Utahn reunited with class ring a decade after theft when memento resurfaces in Minnesota mine

Posted at 9:58 PM, Jun 14, 2017
and last updated 2017-06-14 23:58:50-04

SANDY, Utah -- A Brighton High School graduate has quite a lost and found story after her class ring, stolen more than a decade ago, was returned to her from a stranger in a completely unexpected place far from Utah.

How it was found highlights the goodness in people.

For Jamie Kilgore, high school brings up fond memories.

“Some of our most important years,” she said.

The 2005 Brighton graduate said her parents bought her a white gold, diamond and blue-jeweled ring as a gift her senior year, to commemorate that special time in Kilgore’s life.

“So many good memories, and so many great friends,” she said.

But in 2006, one year after Kilgore graduated, she said the ring disappeared from her parents’ home in Sandy. After having friends over one night, she said she realized someone stole it.

“I thought it was gone forever,” Kilgore said.

Fast forward 11 years, the ring now a distant memory. Then, Kilgore got a message on Facebook from a woman in Minnesota, and attached were pictures of her ring.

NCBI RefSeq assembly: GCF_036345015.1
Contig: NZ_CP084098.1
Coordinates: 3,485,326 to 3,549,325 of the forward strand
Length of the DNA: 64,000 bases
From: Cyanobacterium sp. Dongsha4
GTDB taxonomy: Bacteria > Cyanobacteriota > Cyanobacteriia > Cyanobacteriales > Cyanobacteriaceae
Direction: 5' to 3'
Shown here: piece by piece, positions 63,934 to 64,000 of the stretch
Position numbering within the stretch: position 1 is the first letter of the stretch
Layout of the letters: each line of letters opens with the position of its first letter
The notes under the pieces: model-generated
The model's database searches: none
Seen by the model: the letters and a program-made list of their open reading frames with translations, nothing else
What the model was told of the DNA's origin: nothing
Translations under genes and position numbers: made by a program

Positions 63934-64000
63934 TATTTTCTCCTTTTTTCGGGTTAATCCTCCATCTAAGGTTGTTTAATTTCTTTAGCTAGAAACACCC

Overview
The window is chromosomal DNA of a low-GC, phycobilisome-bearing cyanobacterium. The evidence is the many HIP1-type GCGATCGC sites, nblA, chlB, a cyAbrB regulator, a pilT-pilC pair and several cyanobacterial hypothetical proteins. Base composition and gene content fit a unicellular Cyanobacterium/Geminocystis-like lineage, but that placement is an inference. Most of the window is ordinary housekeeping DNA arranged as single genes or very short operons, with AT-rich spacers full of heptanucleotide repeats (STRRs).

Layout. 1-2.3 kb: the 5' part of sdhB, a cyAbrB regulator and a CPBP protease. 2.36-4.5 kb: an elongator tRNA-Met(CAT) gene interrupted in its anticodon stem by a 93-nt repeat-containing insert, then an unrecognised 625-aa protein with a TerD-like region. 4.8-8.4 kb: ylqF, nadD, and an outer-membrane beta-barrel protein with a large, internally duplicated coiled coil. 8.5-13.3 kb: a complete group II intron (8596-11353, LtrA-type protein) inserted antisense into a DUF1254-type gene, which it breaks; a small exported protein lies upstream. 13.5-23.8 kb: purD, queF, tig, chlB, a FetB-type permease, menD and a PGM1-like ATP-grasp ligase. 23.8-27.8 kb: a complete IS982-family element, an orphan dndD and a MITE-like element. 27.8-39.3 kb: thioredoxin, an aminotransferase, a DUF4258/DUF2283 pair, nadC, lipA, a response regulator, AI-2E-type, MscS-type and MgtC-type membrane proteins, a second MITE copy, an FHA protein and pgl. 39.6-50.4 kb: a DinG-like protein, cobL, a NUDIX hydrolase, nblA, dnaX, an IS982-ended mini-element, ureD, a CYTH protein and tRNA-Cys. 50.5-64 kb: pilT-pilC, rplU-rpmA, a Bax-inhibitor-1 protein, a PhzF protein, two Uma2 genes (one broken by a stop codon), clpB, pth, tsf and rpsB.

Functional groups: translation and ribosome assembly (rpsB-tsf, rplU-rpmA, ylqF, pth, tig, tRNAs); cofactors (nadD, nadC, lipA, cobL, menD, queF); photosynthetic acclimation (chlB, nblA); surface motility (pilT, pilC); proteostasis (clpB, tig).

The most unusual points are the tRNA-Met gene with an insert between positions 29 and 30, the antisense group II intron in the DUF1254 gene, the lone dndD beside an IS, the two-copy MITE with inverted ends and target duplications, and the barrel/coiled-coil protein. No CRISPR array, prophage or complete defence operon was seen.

“I was shocked, speechless,” she said.

“I was like, ‘Does this happen to be your ring?’” Recounted Kassandra Bjorgo, the woman who sent the message.

Bjorgo works at Lake Vermilion-Soudan Underground Mine State Park, more than 1,300 miles away from Salt Lake City. The park sits in the northern part of Minnesota.

Last year, Bjorgo said, someone found the ring a half a mile underground in the park’s mine, during a tour.

It sat in the park office for nearly a year, until Bjorgo said she noticed no one ever claimed it.

“I was finally like… ‘Whose ring is this? What are we going to do with it?’ I was like, ‘It's been sitting here forever,’” Bjorgo said.

She and another park employee used the ring’s engravings as clues: Brighton, 2005. And inside the ring in microscopic cursive, the name Jamie Kilgore.

“It took like five of us to figure out what on earth it said in there, so I took a long shot,” she said.

That shot in the dark, brought Kilgore a world of light.

“Tears coming out of my eyes,” she said of seeing her long lost ring again.

“I was beside myself,” she said. “It was extraordinary.”

Kilgore may never know how her ring got to a Minnesota mine, but her small treasure is back where it belongs.

“It means so much that somebody would go out of their way to look me up,” she said, of her gratefulness.

And now, the ring has a new story—it not only symbolizes Kilgore’s time in high school, but it also serves as a reminder of human kindness, and miracles.

As a thank you for returning the ring, Kilgore said she sent Bjorgo a gift.